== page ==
BLOG: Begging for Change

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I’ve just returned from my trip to southern India to visit Sai Baba’s ashram in Puttaparthi, a small village located near Bangalore. We had heard about a school that was founded by an American couple named Michael and Aleli. They call this endeavor the ‘Children’s Project Trust.’ I don’t have much opportunity to be with children and wasn’t sure what to expect. Michael and Aleli are wonderful spiritual beings that had an idea of starting a school to help the many destitute children of India.

India is an amazing country, full of buzzing activity, color and contrast of abundance and great poverty. I felt safe inside the security of the ashram but as soon as I stepped through the gates to the village I felt overwhelmed and vulnerable gripping to the arm of my boyfriend Jerry every second. I knew about the begging children on the street, but had no idea of the stories these children had to tell.

 

Visiting the 32 children that are mostly girls of the ‘Children’s Project Trust’ was a heart opening experience that I will never forget. The stories of these children are described in the book ‘Begging for Change’ by Jennifer Gaze. I have several copies to lend out to anyone interested who would like to help. All of these children have been abused in some way. Many of the girls have been living on the street or in a garbage dump while either orphaned or having parents who are alcoholic. Often sent out to beg for money rather then attending school many of the children were beaten if they did not bring back adequate money. Many of the parents would use this money for drink rather then feed and take care of their children. These children were often left to their own resources to care for themselves. There was no one to feed or bath them. Many of the girls were sold into marriage as early as age 13 to a boy of another family of alcoholism. Their fate sealed at an early age. The legal age in India to marry is 18 years old but no one is enforcing this law.

 

Sometimes, a Westerner will find these children on the streets and try to help by putting the children in a live-in school/orphanage. Unfortunately, these schools provide no sanctuary for the children. The chaste system in India considers these precious children at the bottom of the barrel and does not protect them. The children are often hungry and beaten for no reason other then getting an answer wrong on a test. There is no quality of education provided to the children in these schools. And worse many of the girls I met were sexually abused by staff members at these schools on a regular basis and/or raped by their own male family members. Many of the girls would run away from the schools and wind up on the streets again.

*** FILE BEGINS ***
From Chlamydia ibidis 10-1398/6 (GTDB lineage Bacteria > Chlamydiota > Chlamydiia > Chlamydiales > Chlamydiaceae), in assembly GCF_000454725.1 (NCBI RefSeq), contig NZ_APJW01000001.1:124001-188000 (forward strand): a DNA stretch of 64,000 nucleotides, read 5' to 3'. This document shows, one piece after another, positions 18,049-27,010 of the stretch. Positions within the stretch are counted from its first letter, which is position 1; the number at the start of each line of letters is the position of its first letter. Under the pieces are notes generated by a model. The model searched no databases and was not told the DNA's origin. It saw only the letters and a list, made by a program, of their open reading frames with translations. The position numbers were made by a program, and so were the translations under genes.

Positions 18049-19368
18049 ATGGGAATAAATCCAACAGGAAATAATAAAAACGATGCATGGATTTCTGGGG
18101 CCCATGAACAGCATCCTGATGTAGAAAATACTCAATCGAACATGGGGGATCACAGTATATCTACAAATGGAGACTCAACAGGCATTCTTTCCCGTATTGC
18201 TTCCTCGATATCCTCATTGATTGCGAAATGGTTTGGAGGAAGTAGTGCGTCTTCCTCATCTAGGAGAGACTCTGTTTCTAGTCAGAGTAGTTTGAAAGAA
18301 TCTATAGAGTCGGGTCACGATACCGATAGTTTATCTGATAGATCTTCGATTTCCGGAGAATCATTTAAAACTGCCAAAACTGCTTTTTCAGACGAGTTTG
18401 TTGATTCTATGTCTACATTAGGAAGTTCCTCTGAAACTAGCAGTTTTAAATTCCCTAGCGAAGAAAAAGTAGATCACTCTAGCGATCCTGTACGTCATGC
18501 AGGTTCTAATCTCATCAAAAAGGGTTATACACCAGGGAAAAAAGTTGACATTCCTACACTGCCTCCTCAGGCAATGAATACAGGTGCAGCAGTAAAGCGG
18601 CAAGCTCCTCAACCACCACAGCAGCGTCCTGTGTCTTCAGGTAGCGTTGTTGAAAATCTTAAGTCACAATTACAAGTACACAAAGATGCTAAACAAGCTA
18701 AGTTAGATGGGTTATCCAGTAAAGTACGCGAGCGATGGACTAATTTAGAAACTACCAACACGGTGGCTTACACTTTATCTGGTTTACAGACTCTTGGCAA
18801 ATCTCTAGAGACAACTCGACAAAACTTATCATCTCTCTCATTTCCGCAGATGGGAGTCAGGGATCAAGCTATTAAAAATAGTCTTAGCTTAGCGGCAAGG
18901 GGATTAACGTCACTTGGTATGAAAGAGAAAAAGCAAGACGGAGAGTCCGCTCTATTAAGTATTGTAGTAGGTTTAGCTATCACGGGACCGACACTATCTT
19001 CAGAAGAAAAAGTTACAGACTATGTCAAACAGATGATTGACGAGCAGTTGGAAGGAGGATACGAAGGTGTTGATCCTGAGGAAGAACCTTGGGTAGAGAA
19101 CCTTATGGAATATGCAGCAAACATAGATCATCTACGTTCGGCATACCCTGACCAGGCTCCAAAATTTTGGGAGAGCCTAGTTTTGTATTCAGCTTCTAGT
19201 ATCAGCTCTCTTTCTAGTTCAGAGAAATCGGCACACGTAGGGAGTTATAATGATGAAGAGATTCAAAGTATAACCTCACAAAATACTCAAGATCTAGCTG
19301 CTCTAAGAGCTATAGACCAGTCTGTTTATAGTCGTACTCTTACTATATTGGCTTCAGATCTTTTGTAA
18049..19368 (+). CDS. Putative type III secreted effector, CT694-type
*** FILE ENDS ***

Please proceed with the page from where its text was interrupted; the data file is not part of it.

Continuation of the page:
I was able to meet Aleli who has undertaken a huge responsibility to care for and teach these children. She considers each child, as her own, and has no previous training as a teacher. She and Michael are responsibility to raise, educate and love each child. Their dedication is apparent in the faces of each child. My experience with the children left a profound impression on me. They are so full of love. I expected the children to be cautious and ill behaved. On contrary they were open and playful. They were able to connect and share what they were learning and grateful for this opportunity to have a good life. The older girls were poised and confident young women that spoke, read and wrote English very well. The school attracts volunteers from many western countries to teach the children or to offer their service to help care for them. The men who help manifest healing the girl’s trust and faith in men. My friends and I brought the school needed supplies and additional money to support this project. The children seem genuinely happy and well adjusted. Aleli and Michael have done a fabulous job and have made the ultimate sacrifice to give up their comfortable life in America to do the tireless work needed to care for and educate 32 children. They even counsel the families of the children and offer food and support as well. I feel that the children are getting a great education from the CPT.

 

The children begin their day at 5 am with a spiritual practice, exercise, wholesome vegetarian food, creativity and classes. The spiritual component of their education is important in creating a foundation of faith, confidence, good values, ethics, love and joy. They are well behaved and interact well with each other. These are grateful children who will be strong, confident and loving adults one day that will contribute to society. Michael and Aleli’s strong spiritual faith fuels their sacrifice and tireless giving.

 

Michael and Aleli are in the process of building a school in the mountainous area in India called Coorg. The school will provide a better space for raising the children. They will be able to grow crops such as coffee to create self-sufficiency. They support the children in whatever they want to do when they grow up, but know that many of these children will eventually take over the school themselves to teach and care for more children like themselves in the future. What a beautiful concept.

 

I have heard about the suffering of children around the world, but when you actually meet the children and see their hopeful faces it really touches your heart. I will continue to support the ‘Children’s Project Trust’ by sending funds on a regular basis. To learn more: http://www.childrensproject.org

 

If you wish to make a donation by check, you can address your check directly to:

Children’s Project

C/O Philip Brown

370 23rd Avenue #9

San Francisco, CA 94121

 

If you are interested in becoming a visiting Faculty they do need your help in reading, writing and arithmetic.

 

Thank you for reading my blog about the children.